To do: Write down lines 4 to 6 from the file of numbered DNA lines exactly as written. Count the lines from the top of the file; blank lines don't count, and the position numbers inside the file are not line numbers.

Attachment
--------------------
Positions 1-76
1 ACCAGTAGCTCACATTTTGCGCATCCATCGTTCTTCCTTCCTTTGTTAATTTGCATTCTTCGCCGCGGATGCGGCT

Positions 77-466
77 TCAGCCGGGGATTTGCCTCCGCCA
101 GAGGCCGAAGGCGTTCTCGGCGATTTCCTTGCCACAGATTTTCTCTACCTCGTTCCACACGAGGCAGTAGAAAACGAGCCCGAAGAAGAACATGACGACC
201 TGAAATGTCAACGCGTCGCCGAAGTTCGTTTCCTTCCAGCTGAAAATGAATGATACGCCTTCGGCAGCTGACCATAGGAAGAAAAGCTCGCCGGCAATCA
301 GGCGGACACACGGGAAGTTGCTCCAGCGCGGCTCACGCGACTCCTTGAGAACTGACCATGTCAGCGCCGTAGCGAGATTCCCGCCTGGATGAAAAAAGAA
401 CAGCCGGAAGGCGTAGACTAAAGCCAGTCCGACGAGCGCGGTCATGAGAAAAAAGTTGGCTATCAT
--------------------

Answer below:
77 TCAGCCGGGGATTTGCCTCCGCCA
101 GAGGCCGAAGGCGTTCTCGGCGATTTCCTTGCCACAGATTTTCTCTACCTCGTTCCACACGAGGCAGTAGAAAACGAGCCCGAAGAAGAACATGACGACC
201 TGAAATGTCAACGCGTCGCCGAAGTTCGTTTCCTTCCAGCTGAAAATGAATGATACGCCTTCGGCAGCTGACCATAGGAAGAAAAGCTCGCCGGCAATCA